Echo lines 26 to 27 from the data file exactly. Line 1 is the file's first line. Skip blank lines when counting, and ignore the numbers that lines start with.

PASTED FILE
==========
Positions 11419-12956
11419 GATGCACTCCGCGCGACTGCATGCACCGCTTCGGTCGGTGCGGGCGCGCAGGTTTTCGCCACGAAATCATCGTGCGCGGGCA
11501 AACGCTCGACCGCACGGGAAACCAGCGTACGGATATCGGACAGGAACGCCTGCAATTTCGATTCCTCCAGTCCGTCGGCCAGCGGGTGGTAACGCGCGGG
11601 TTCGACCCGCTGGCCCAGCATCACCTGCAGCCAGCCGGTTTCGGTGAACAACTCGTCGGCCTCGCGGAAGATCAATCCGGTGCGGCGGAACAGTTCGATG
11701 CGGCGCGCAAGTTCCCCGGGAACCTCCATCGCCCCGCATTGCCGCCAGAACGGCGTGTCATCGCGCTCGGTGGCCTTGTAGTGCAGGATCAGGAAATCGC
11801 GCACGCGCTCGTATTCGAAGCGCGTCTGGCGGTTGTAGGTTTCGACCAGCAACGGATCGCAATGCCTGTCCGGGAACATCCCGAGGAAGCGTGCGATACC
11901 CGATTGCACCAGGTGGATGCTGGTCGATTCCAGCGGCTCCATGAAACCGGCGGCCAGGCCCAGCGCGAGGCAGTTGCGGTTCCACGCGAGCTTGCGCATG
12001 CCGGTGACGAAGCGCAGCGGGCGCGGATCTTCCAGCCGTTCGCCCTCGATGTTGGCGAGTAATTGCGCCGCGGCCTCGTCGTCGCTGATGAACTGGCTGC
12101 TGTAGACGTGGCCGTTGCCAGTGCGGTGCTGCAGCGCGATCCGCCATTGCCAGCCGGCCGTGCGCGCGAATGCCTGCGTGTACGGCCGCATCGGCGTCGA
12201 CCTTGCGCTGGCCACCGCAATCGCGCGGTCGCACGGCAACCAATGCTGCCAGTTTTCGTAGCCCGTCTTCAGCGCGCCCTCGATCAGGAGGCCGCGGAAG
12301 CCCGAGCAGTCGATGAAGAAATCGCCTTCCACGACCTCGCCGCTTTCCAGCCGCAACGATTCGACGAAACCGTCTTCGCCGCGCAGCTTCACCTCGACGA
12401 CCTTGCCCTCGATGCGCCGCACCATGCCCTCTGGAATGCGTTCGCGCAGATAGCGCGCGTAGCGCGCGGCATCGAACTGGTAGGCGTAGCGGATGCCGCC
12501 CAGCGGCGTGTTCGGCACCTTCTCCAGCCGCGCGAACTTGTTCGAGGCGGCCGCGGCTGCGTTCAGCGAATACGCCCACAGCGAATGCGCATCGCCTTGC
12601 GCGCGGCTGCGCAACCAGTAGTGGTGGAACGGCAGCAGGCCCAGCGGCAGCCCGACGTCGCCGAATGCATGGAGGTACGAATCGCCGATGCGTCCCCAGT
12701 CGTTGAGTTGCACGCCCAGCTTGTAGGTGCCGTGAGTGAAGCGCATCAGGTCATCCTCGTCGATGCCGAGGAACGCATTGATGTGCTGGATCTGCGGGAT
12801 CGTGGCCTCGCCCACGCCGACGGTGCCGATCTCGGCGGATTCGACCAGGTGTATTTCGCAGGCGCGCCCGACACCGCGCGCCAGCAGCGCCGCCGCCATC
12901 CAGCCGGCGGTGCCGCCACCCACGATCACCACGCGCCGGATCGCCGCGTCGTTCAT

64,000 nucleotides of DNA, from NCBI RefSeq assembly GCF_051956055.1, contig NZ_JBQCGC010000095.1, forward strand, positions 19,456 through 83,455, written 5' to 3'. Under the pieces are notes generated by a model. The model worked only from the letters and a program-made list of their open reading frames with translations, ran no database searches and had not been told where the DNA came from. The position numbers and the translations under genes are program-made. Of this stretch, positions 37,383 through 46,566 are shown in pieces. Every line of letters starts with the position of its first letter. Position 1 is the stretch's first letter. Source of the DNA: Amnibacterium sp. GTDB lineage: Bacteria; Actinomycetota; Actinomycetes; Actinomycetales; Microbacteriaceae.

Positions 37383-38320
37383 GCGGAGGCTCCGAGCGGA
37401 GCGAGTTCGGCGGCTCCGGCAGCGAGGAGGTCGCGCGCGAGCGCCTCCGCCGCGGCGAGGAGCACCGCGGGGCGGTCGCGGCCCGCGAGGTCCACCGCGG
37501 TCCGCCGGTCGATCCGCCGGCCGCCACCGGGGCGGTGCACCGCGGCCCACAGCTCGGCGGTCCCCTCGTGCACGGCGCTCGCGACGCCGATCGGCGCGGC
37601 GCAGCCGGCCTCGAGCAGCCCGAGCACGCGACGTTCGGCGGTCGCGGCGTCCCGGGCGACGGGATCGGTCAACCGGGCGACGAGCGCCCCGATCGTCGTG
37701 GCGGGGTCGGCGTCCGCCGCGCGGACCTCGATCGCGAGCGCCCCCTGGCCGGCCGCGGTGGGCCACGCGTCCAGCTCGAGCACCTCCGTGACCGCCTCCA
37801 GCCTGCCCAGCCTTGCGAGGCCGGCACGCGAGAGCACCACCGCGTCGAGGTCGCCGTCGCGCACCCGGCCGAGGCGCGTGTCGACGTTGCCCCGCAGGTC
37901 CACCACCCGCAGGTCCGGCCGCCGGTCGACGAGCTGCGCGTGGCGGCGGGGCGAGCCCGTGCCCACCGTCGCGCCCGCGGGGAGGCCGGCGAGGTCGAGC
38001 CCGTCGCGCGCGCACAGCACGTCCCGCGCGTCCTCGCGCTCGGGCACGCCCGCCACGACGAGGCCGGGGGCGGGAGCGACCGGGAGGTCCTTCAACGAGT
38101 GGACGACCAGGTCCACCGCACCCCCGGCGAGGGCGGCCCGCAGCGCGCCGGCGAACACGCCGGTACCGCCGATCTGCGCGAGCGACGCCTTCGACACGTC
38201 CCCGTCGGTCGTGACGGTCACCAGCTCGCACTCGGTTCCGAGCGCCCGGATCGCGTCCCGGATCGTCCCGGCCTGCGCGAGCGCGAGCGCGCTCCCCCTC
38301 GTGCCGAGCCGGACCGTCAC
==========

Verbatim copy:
37901 CACCACCCGCAGGTCCGGCCGCCGGTCGACGAGCTGCGCGTGGCGGCGGGGCGAGCCCGTGCCCACCGTCGCGCCCGCGGGGAGGCCGGCGAGGTCGAGC
38001 CCGTCGCGCGCGCACAGCACGTCCCGCGCGTCCTCGCGCTCGGGCACGCCCGCCACGACGAGGCCGGGGGCGGGAGCGACCGGGAGGTCCTTCAACGAGT